In a three-judge panel decision issued on September 6, 2011 in Overka v. American Airlines, No. 10-8004, the First Circuit Court of Appeals let stand the expansive February 4, 2010 decision issued by U.S. District Court Judge William G. Young certifying a nationwide class of skycaps who claim that a $2 per bag service fee imposed by American Airlines unlawfully deprived them of tips. Judge Young’s 2010 class certification decision clears the way for skycaps at airports across the county to challenge American Airlines’ service fee practice on a class-wide basis on theories of unjust enrichment and tortious interference with contractual or advantageous relationship under the common law of 34 different jurisdictions from coast to coast.

In his 2010 class certification decision, Judge Young announced a novel plan to overcome the problems with managing the trial of a single class involving common law claims from 34 jurisdictions. Under Judge Young’s announced plan, the liability phase of the case would be tried by presenting the jury with a distilled version of the “base” claims of unjust enrichment and tortious interference, and then asking the jury special questions to accommodate the significant differences in the law in these jurisdictions. The class certification did not apply to damages, which were to be addressed after a jury verdict on the liability portion of the case.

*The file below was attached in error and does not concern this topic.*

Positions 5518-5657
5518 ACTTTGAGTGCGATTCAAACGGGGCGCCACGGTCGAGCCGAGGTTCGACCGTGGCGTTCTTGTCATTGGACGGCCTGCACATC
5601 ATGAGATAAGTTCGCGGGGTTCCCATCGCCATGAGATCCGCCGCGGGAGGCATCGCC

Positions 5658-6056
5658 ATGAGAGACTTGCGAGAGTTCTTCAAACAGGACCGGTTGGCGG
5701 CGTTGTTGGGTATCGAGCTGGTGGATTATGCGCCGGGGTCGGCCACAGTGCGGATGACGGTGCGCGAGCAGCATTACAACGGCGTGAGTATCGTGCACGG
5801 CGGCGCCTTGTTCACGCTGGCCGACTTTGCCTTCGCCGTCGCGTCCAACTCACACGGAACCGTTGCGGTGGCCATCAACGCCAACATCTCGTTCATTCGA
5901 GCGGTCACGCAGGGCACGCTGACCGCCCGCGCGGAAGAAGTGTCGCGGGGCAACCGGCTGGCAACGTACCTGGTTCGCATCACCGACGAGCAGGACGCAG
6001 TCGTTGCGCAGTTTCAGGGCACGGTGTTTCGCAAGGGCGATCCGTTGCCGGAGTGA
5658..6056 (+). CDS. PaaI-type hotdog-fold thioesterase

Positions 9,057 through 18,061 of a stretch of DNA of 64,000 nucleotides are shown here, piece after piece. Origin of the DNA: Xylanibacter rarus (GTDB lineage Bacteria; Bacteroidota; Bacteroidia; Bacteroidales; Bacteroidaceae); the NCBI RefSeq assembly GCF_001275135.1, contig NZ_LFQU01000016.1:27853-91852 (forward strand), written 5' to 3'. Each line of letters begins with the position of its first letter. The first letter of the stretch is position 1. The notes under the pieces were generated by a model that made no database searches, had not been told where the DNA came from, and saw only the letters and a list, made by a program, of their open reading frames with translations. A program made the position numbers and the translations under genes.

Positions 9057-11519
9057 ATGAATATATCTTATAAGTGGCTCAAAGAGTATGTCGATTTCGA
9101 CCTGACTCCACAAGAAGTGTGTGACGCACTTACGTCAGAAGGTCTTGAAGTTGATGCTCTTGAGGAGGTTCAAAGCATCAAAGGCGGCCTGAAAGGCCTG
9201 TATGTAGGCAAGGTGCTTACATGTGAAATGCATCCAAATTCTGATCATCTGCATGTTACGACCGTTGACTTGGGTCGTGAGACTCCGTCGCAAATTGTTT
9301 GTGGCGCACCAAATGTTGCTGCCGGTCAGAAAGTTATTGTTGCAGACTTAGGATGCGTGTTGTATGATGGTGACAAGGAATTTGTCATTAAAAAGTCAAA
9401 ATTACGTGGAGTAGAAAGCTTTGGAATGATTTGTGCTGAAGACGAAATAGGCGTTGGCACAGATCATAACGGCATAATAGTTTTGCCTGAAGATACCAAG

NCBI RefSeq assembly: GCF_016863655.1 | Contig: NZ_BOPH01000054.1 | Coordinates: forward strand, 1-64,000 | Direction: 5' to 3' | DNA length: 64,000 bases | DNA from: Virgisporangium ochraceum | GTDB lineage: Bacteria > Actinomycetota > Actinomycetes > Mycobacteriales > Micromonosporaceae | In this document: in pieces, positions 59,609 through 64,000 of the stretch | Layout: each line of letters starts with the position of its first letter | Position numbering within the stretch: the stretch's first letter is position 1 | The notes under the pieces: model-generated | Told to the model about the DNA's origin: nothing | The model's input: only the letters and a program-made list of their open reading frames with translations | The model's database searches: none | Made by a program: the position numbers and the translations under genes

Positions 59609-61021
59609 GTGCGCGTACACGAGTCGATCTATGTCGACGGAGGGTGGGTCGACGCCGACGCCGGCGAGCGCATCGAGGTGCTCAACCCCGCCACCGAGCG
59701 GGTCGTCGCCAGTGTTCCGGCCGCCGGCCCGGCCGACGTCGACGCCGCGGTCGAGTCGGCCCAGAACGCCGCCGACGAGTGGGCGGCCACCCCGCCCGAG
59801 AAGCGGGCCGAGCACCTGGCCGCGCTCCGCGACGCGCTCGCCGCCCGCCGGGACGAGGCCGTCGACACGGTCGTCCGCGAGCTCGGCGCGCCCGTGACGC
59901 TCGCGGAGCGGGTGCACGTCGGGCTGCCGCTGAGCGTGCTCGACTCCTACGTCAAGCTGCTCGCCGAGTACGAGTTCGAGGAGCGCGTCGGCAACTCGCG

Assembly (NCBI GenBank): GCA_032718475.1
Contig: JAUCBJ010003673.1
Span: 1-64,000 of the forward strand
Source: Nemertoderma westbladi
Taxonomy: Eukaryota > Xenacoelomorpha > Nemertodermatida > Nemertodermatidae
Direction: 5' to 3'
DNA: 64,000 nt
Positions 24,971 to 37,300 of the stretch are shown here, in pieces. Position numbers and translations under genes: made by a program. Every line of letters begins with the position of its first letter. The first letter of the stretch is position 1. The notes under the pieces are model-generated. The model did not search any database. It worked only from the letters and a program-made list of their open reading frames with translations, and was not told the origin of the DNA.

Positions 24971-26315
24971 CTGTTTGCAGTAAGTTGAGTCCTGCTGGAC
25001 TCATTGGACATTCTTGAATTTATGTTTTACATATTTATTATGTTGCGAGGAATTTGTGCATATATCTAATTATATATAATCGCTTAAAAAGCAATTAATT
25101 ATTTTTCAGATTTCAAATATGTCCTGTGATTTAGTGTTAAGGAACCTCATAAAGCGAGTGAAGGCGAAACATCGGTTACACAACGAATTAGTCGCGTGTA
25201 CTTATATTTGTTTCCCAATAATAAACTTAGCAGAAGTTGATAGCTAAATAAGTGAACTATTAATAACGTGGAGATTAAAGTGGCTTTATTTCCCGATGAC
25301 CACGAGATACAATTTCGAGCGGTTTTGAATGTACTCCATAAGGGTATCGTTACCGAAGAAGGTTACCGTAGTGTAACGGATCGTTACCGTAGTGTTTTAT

In their petition seeking interlocutory review of Judge Young’s class certification decision, American Airlines argued that the decision was contrary to the First Circuit’s recent decision in DiFiore v. American Airlines, Inc., holding that the skycaps’ statutory wage and hour claims under the Massachusetts tips law are preempted by the Airline Deregulation Act. While the airline cited the U.S. Supreme Court’s recent decision in Dukes v. Wal-Mart in a footnote in its reply brief addressing the issue of damages, it did not make any arguments seeking review of Judge Young’s expansive class certification decision based on any aspect of the Supreme Court’s recent decision. In its short decision in Overka v. American Airlines, the First Circuit denied the airline’s petition for interlocutory review, noting that the implications of its recent decision in DiFiore “might be best addressed by the district court in the first instance.”